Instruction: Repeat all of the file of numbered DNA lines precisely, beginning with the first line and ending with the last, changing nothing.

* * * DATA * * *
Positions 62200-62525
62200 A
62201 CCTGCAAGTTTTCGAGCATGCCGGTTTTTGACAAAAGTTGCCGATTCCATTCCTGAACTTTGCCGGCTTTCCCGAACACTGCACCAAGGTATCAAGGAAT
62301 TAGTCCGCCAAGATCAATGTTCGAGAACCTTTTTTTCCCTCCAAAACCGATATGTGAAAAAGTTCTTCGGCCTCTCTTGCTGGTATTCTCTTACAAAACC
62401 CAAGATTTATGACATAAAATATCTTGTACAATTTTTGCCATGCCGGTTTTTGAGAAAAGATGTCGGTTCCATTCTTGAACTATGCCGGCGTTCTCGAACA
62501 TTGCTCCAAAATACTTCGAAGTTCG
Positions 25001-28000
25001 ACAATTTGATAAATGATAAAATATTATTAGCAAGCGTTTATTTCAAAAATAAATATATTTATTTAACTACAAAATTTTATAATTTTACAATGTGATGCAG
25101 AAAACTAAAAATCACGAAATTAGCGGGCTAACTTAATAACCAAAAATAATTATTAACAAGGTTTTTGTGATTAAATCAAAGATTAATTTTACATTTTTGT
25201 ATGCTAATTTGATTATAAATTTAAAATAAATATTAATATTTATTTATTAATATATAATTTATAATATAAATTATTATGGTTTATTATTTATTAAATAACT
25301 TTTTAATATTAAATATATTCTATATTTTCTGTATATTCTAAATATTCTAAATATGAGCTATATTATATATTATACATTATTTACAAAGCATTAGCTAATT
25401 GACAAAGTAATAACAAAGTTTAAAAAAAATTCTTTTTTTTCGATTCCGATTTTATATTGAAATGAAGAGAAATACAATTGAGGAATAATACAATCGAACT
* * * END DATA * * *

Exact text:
Positions 62200-62525
62200 A
62201 CCTGCAAGTTTTCGAGCATGCCGGTTTTTGACAAAAGTTGCCGATTCCATTCCTGAACTTTGCCGGCTTTCCCGAACACTGCACCAAGGTATCAAGGAAT
62301 TAGTCCGCCAAGATCAATGTTCGAGAACCTTTTTTTCCCTCCAAAACCGATATGTGAAAAAGTTCTTCGGCCTCTCTTGCTGGTATTCTCTTACAAAACC
62401 CAAGATTTATGACATAAAATATCTTGTACAATTTTTGCCATGCCGGTTTTTGAGAAAAGATGTCGGTTCCATTCTTGAACTATGCCGGCGTTCTCGAACA
62501 TTGCTCCAAAATACTTCGAAGTTCG
Positions 25001-28000
25001 ACAATTTGATAAATGATAAAATATTATTAGCAAGCGTTTATTTCAAAAATAAATATATTTATTTAACTACAAAATTTTATAATTTTACAATGTGATGCAG
25101 AAAACTAAAAATCACGAAATTAGCGGGCTAACTTAATAACCAAAAATAATTATTAACAAGGTTTTTGTGATTAAATCAAAGATTAATTTTACATTTTTGT
25201 ATGCTAATTTGATTATAAATTTAAAATAAATATTAATATTTATTTATTAATATATAATTTATAATATAAATTATTATGGTTTATTATTTATTAAATAACT
25301 TTTTAATATTAAATATATTCTATATTTTCTGTATATTCTAAATATTCTAAATATGAGCTATATTATATATTATACATTATTTACAAAGCATTAGCTAATT
25401 GACAAAGTAATAACAAAGTTTAAAAAAAATTCTTTTTTTTCGATTCCGATTTTATATTGAAATGAAGAGAAATACAATTGAGGAATAATACAATCGAACT